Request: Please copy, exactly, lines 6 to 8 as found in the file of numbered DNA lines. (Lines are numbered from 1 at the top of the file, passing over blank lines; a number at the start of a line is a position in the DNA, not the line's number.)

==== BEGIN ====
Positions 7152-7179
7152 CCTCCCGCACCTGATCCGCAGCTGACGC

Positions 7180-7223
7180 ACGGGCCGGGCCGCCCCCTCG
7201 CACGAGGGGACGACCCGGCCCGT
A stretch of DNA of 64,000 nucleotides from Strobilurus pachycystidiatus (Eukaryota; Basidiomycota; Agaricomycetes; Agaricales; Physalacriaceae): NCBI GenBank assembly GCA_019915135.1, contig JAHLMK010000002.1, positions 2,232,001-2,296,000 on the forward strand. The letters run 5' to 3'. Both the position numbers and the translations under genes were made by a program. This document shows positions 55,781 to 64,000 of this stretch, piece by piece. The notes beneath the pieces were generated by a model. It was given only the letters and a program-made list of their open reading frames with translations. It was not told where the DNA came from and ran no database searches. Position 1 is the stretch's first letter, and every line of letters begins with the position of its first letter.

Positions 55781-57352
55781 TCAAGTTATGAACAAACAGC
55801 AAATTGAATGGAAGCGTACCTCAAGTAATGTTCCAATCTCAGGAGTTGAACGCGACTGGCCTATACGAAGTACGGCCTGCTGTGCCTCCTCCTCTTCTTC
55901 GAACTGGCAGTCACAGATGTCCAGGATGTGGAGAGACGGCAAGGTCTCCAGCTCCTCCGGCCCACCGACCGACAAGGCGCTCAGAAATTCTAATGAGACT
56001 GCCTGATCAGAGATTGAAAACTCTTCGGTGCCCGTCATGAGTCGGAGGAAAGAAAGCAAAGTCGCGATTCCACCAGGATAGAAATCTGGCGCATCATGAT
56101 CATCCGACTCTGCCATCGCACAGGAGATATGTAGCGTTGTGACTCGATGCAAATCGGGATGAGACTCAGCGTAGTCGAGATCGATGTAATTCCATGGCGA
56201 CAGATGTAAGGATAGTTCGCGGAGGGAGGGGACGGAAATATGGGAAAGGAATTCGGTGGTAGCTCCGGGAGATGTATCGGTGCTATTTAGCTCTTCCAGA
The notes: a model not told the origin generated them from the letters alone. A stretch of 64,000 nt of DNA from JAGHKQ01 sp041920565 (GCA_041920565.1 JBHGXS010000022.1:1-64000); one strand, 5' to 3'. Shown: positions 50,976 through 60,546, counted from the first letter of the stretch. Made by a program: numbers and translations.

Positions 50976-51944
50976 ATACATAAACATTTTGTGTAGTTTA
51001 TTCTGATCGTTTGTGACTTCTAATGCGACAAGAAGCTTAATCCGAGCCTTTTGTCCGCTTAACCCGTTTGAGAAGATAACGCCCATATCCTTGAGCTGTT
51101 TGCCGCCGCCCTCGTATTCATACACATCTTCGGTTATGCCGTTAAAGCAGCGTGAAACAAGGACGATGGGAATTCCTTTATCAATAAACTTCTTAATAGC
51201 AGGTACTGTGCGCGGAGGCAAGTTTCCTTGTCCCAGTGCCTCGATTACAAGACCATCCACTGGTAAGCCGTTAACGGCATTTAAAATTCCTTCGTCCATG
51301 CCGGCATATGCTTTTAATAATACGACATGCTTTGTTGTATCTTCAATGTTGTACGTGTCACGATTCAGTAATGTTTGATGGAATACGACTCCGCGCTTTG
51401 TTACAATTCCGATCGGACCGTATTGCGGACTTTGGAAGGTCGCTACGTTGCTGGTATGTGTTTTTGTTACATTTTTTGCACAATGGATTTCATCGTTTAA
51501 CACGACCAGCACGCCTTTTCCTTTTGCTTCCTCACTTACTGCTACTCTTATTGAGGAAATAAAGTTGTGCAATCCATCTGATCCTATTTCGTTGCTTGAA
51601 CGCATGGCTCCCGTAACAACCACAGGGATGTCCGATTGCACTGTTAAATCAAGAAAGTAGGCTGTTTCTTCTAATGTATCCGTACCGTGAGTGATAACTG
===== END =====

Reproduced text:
A stretch of DNA of 64,000 nucleotides from Strobilurus pachycystidiatus (Eukaryota; Basidiomycota; Agaricomycetes; Agaricales; Physalacriaceae): NCBI GenBank assembly GCA_019915135.1, contig JAHLMK010000002.1, positions 2,232,001-2,296,000 on the forward strand. The letters run 5' to 3'. Both the position numbers and the translations under genes were made by a program. This document shows positions 55,781 to 64,000 of this stretch, piece by piece. The notes beneath the pieces were generated by a model. It was given only the letters and a program-made list of their open reading frames with translations. It was not told where the DNA came from and ran no database searches. Position 1 is the stretch's first letter, and every line of letters begins with the position of its first letter.

Positions 55781-57352
55781 TCAAGTTATGAACAAACAGC